Elizabeth, thank you. Bask in the love of your family and friends. Surprise us, yet again.  Let all these prayers take you far past your expiration date.  It will be a long time, before we'll let you go.


Katie Ressler said...

Beautiful, Jody. Elizabeth Edwards will continue to capture our fascination - she was a wonderful woman who overcame adversity is so many different ways.

Missing you (and the whole gang). Hope you have an excellent holiday season with your husband and adorable dogs!

Katie R.

Elaine Schattner, M.D. said...

Thank you for writing this, Jody. It is a sad day for all cancer patients and their loved ones.

Annemieke said...

Dear Jody,

I know you wrote this before you knew Elizabeth Edwards already passed away but what a wonderful blog to remember her by. You captured her essence and that of people like her (like Lance), people who teach us how to deal with adversity and give so much back to the community. You never mend it to be but you wrote a fitting In Memoriam. Thank you so much for that. Big hug, Annemieke

Jody said...

Thanks for your thought Katie, Elaine - Annemieke -

This morning I felt premature in writing what felt like a eulogy. At one point in writing I simply started crying. Now I see that was near the time of her death.

Many things we can't explain. This is one of them. I'm deeply saddened to lose her. That's how deep her strength was - we feel as though we knew her.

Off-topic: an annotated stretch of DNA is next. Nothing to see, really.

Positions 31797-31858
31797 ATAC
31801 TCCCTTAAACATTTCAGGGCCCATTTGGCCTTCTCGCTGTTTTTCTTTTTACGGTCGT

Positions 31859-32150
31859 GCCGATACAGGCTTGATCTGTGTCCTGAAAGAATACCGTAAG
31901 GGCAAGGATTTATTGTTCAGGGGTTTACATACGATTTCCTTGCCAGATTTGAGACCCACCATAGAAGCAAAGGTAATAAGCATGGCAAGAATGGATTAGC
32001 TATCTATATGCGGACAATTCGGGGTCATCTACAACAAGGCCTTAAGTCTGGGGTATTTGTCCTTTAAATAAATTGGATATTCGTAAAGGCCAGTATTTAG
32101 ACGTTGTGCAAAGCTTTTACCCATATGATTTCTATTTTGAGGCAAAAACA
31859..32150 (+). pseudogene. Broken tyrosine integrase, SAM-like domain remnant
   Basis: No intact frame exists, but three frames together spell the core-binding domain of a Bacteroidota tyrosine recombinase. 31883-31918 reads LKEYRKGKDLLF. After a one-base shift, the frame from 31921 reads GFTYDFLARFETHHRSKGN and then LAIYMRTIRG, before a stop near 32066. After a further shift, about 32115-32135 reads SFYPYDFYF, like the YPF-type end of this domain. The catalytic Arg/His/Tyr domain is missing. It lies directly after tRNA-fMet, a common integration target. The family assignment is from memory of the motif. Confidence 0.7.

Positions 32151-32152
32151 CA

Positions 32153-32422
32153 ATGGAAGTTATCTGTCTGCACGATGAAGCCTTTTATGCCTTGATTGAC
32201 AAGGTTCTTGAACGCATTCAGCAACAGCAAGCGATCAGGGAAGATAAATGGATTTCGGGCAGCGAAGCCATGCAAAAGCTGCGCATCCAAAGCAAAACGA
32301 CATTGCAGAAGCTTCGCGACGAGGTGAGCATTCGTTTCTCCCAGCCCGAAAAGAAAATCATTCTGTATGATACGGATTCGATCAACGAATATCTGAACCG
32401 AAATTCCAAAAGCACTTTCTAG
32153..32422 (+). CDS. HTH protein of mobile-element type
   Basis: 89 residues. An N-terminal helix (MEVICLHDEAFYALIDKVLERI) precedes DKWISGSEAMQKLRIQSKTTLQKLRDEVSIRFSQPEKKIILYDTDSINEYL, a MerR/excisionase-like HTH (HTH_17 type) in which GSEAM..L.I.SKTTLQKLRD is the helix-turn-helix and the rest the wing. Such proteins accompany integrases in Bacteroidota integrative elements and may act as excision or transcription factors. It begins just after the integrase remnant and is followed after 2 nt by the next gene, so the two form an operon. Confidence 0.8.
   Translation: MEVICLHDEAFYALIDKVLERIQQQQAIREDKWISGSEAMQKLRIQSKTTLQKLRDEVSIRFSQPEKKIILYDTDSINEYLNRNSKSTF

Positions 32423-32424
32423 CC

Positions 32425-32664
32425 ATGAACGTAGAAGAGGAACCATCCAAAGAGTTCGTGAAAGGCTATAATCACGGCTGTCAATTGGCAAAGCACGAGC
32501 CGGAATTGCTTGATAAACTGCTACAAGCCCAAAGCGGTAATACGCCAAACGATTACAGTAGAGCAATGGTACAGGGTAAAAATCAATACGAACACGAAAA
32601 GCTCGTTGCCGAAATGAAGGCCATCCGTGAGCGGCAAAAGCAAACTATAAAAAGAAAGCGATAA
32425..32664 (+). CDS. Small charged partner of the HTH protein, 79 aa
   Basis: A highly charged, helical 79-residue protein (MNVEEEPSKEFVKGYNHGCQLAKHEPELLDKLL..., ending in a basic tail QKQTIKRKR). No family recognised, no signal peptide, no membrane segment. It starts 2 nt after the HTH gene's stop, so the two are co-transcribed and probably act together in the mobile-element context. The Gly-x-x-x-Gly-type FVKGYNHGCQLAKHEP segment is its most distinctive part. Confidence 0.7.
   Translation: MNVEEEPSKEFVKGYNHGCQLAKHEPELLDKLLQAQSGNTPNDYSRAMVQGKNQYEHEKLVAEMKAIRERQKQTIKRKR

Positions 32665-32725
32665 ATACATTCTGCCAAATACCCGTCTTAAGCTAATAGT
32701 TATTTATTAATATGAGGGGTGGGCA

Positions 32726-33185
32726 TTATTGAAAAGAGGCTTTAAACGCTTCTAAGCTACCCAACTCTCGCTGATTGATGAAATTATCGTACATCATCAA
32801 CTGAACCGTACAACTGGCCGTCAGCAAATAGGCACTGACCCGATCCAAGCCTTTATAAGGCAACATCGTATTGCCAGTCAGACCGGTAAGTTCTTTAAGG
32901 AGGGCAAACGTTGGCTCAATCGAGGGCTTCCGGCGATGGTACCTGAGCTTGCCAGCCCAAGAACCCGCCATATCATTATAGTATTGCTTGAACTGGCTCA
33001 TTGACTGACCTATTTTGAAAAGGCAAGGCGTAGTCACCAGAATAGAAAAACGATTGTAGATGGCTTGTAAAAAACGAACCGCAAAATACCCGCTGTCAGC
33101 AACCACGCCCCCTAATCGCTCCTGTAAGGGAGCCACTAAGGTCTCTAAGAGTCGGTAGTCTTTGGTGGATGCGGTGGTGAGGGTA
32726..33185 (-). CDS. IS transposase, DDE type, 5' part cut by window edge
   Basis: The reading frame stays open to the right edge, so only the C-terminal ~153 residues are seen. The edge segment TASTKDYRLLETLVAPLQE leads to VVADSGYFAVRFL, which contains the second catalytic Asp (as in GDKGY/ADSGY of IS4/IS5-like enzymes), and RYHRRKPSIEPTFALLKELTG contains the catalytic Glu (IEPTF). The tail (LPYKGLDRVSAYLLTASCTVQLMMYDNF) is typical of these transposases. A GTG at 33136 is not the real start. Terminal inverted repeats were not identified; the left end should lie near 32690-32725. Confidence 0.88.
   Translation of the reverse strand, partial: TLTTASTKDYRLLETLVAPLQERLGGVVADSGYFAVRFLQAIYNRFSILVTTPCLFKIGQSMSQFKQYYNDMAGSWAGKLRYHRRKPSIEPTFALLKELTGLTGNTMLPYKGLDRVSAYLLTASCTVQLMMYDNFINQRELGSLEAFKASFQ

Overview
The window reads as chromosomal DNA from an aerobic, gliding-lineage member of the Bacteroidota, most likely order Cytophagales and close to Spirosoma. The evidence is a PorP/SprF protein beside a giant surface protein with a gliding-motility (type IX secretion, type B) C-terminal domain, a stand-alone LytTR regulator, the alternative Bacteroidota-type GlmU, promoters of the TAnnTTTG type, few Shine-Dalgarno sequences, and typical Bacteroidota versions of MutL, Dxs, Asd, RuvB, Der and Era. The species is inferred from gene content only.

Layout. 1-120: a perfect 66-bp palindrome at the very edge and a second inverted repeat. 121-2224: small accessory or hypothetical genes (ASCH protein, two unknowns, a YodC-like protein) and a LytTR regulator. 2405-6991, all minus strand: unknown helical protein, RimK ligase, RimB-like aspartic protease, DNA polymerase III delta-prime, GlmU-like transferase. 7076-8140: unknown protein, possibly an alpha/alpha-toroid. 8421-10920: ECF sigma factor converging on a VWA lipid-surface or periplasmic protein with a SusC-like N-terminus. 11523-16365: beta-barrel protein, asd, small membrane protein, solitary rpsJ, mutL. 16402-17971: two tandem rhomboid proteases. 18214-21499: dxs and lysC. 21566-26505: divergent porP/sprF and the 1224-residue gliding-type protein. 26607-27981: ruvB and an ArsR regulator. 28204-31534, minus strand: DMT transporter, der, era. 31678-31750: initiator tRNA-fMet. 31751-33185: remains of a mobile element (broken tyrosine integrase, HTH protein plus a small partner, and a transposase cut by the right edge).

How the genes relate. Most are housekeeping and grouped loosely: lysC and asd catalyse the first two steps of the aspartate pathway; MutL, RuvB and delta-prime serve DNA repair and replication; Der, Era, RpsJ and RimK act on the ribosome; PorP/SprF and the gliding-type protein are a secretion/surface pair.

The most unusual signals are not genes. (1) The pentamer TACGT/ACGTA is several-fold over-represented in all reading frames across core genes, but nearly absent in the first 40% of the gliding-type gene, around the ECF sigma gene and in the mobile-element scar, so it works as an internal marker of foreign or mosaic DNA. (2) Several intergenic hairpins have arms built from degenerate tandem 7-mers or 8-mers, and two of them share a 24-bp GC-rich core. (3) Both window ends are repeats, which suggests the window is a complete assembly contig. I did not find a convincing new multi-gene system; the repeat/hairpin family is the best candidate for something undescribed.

Blessings to all,

Jody said...

I am now reading some of the articles, now in remembrance, that I mentioned this morning. Here is an excerpt, from Time Magazine, on her decision to return to the campaign following her recurrence:

On the Edwards' decision to keep campaigning, despite Elizabeth's cancer:
-- When it comes to the never-ending debate over Elizabeth and John Edwards' decision to continue his campaign after her diagnosis with incurable breast cancer, much of the blame has been directed at her. In devoting herself to her husband's goal, was she ignoring what might be best for her children? Earlier this month, Edwards got into a public spat with a Clinton supporter, who had blogged that she was a "terrible mother." Elizabeth, a lifelong insomniac who spends her wakeful hours surfing the internet, came across the post and wrote back: "You don't get to judge me because you think you know exactly what you would do if you had my disease. I want to be really clear: you don't know." (September 13, 2009)

Read more: http://newsfeed.time.com/2010/12/07/elizabeth-edwards-from-times-archives/#ixzz17TJt1hdL

BreastCancerSisterhood.com said...